For the first time, scientists have spotted something wobbling around the black hole at the core of our galaxy. Their measurements suggest that this stuff—perhaps made of blobs of plasma—is spinning not far from the innermost orbit allowed by the laws of physics. If so, this affords astronomers their closest look yet at the funhouse-mirrored space-time that surrounds a black hole. And in time, additional observations will indicate whether those known laws of physics truly describe what’s going on at the edge of where space-time breaks down.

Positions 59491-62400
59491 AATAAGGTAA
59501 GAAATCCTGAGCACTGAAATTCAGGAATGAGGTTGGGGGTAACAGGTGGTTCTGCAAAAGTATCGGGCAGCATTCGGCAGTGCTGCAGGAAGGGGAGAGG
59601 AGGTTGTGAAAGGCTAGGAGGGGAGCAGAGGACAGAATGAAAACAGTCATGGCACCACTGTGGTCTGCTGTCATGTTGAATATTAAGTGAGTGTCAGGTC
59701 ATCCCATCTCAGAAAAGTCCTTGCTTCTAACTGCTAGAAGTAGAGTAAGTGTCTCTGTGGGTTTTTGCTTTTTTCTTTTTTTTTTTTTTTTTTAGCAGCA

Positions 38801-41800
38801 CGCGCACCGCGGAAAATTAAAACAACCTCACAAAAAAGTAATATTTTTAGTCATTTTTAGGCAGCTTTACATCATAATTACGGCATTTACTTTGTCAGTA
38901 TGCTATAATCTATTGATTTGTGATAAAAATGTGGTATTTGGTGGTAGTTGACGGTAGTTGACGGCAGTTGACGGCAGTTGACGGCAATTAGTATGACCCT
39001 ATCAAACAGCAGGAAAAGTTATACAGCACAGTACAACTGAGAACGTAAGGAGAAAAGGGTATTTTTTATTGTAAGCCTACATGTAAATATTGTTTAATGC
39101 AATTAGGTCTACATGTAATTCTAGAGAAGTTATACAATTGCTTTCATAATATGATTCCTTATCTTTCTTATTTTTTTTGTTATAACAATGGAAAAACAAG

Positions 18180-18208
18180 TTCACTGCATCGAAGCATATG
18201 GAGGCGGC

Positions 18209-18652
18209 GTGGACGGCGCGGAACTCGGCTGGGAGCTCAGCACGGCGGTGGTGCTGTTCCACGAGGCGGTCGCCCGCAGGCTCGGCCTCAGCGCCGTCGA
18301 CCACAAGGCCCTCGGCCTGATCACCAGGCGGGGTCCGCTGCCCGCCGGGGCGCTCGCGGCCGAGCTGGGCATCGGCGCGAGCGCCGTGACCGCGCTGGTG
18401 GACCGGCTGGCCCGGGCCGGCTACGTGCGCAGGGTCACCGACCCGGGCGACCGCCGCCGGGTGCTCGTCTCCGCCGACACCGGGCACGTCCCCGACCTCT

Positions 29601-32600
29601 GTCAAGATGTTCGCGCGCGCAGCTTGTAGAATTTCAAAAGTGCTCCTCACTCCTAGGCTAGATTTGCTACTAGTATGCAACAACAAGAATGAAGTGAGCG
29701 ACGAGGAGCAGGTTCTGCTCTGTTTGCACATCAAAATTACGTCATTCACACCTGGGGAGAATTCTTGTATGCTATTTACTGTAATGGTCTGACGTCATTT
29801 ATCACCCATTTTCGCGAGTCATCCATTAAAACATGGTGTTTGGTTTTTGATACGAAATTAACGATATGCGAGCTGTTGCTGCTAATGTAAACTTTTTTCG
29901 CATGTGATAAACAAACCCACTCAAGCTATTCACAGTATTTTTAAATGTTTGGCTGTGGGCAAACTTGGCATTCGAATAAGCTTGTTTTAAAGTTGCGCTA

Astronomers already knew that the Milky Way hosts a central black hole, weighing some four million suns. From Earth, this black hole is a dense, tiny thing in the constellation Sagittarius, only as big on the sky as a strawberry seed in Los Angeles when viewed from New York. But interstellar gas glows as it swirls into the black hole, marking the dark heart of the galaxy with a single, faint point of infrared light in astronomical images. Astronomers call it Sagittarius A* (pronounced “A-star”).

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